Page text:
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Cuts could cripple US tsunami warning: Official

Tsunami alert system to be tested in Caribbean
Washington (AFP) March 17, 2011 - The Caribbean's readiness for the type of natural disaster that recently struck Japan will be tested when its tsunami warning system undergoes a simulated emergency. Thirty-three countries are preparing to participate in the March 23 exercise, organized by a branch of the United Nations in response to the 9.0 earthquake and tsunami that has devastated Japan.

UNESCO Director-General Irina Bokova said Japan's experience shows "how essential alert systems are." "In this context the development of a coordinated system in the Caribbean is more relevant than ever, enabling coastal countries to prepare in the event of such a disaster and to save human lives," Bokova said in a statement. The goal is to test the warning system established in 2005 by the countries of the region in collaboration with UNESCO's Intergovernmental Oceanographic Commission (IOC).

There will be a simulated 7.6 magnitude earthquake off the coast of the US Virgin Islands. Then, bulletins will be issued around the region to focal points such as coast guard stations and other government offices. It does not involve communities. "The test is designed to determine whether Caribbean countries are ready to respond in the event of a dangerous tsunami," the UNESCO statement said. Seventy-five tsunamis have struck in the Caribbean in the past 500 years, representing 10 percent of tsunamis worldwide in that period, according to the US National Oceanic and Atmospheric Administration.
by Staff Writers
Washington (AFP) March 17, 2011
US Commerce Secretary Gary Locke warned Thursday that deep spending cuts sought by the White House's Republican foes could cripple the country's abilities to monitor tsunamis or severe weather.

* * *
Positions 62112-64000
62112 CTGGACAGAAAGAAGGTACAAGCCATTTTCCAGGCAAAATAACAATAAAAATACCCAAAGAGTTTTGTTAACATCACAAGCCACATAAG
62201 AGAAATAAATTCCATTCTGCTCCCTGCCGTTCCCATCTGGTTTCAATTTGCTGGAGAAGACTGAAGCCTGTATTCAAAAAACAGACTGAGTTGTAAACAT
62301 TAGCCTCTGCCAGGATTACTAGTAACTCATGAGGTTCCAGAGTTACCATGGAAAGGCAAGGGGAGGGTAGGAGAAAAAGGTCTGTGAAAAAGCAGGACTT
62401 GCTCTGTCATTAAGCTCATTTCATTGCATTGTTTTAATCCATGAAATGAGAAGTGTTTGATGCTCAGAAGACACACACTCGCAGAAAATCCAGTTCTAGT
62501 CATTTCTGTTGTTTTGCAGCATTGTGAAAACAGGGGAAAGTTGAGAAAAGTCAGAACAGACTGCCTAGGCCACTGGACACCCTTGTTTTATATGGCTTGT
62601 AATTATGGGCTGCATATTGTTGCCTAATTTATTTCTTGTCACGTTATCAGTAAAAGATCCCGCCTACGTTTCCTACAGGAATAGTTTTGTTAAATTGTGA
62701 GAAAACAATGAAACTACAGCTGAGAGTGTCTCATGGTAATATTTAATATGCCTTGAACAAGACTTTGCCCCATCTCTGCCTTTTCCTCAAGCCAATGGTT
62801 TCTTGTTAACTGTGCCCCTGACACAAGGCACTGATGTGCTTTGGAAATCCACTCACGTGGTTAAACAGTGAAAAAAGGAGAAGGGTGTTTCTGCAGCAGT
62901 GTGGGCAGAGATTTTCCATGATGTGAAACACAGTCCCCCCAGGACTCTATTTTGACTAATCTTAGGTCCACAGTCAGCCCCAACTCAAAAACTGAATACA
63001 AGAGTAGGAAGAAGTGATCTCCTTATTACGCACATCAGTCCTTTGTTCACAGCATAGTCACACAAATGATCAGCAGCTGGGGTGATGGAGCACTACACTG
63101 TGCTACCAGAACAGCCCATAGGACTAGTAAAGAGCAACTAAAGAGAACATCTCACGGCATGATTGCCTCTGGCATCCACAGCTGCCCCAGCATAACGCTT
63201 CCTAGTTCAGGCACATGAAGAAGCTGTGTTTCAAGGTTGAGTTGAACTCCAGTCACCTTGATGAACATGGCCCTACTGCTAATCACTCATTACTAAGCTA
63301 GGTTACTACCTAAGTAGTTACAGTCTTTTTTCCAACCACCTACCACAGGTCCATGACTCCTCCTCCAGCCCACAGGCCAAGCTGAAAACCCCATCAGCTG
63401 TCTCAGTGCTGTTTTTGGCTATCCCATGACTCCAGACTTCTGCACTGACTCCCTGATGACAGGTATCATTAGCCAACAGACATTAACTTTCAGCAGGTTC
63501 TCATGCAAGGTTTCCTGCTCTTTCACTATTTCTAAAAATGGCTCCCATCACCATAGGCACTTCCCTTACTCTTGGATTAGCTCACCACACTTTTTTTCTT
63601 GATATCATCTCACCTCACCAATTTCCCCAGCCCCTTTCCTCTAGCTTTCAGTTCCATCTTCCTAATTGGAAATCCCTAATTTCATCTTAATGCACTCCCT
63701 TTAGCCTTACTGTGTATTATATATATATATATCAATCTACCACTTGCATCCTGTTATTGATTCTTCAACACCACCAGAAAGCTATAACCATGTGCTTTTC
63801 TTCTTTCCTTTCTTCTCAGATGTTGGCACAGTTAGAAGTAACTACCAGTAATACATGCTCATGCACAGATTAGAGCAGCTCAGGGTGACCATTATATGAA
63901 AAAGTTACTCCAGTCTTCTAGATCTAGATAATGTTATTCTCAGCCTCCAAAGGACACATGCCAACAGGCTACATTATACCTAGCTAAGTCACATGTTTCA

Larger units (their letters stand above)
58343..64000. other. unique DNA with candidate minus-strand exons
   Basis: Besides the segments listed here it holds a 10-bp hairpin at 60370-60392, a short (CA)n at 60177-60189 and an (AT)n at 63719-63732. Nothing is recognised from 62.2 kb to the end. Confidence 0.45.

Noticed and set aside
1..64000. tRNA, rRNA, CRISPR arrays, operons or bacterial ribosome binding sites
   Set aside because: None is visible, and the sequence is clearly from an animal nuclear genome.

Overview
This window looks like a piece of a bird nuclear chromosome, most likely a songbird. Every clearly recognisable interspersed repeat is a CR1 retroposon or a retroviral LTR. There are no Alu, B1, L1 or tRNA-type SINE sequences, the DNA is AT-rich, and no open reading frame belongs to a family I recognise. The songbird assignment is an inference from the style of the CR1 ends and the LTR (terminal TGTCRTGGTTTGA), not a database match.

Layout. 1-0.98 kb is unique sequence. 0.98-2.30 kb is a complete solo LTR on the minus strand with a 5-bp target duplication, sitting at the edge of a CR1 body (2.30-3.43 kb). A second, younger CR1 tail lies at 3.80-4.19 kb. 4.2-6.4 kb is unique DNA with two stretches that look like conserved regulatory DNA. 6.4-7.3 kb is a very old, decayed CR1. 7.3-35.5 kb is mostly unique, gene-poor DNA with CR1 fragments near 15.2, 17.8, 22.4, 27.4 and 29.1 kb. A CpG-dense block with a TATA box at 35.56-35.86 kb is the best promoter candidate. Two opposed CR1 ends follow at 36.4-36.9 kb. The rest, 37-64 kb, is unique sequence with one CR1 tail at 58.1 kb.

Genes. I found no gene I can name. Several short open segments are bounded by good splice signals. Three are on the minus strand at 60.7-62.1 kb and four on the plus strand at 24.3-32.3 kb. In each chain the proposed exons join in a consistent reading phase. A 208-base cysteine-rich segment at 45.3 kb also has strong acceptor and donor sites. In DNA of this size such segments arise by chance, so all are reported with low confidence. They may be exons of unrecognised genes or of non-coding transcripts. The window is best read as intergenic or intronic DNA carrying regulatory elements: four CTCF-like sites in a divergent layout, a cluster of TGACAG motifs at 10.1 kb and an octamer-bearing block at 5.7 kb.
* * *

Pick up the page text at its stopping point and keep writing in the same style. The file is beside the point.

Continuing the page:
"Just from a math level, there's no way that we can avoid compromising the programs that safeguard our country -- we're going to have to make some very, very tough choices," Locke told a key House of Representatives panel.

Locke said that a House-passed Republican funding measure for the rest of the year, which slashes some 61 billion dollars overall, would leave some critical programs starved for cash.

"We can always try to prioritize, and we'll try to be as efficient as possible, but you just can't avoid the math," he told the House Appropriations Subcommittee on Commerce, Justice, Science and Related Agencies.

"If we were going to keep all the tsunami programs intact we'd have to make those cuts elsewhere, whether it's in hurricane forecasting, or ocean navigation for ships," or other programs, Locke warned lawmakers.

Locke said that the US alert system for the giant waves relied on a web of 39 buoys in the Pacific Ocean, seven of which were currently offline for maintenance, as well as research centers and analysis stations.

Democrats have seized on the earthquake and tsunami that devastated Japan last week to argue that Republican cuts risk crippling the US government's ability to warn of coming disasters like giant waves or major storms.

Locke said the cuts, which stood virtually no chance of clearing the Democratic-held Senate, would slice some 16 percent from the part of the National Oceanic and Atmospheric Administration's budget that covers tsunami warnings.

He also warned that the United States would face a gap in replacing its aging Joint Polar Satellite System (JPSS), which he called "the backbone" of all US National Weather Service forecasts beyond 48 hours.

Locke said the current system allows officials to predict severe weather seven days ahead, but the gap could erode that to 3-5 days.




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SHAKE AND BLOW
Tsunami alert system to be tested in Caribbean
Washington (AFP) March 17, 2011
The Caribbean's readiness for the type of natural disaster that recently struck Japan will be tested when its tsunami warning system undergoes a simulated emergency. Thirty-three countries are preparing to participate in the March 23 exercise, organized by a branch of the United Nations in response to the 9.0 earthquake and tsunami that has devastated Japan. UNESCO Director-General Irina ... read more

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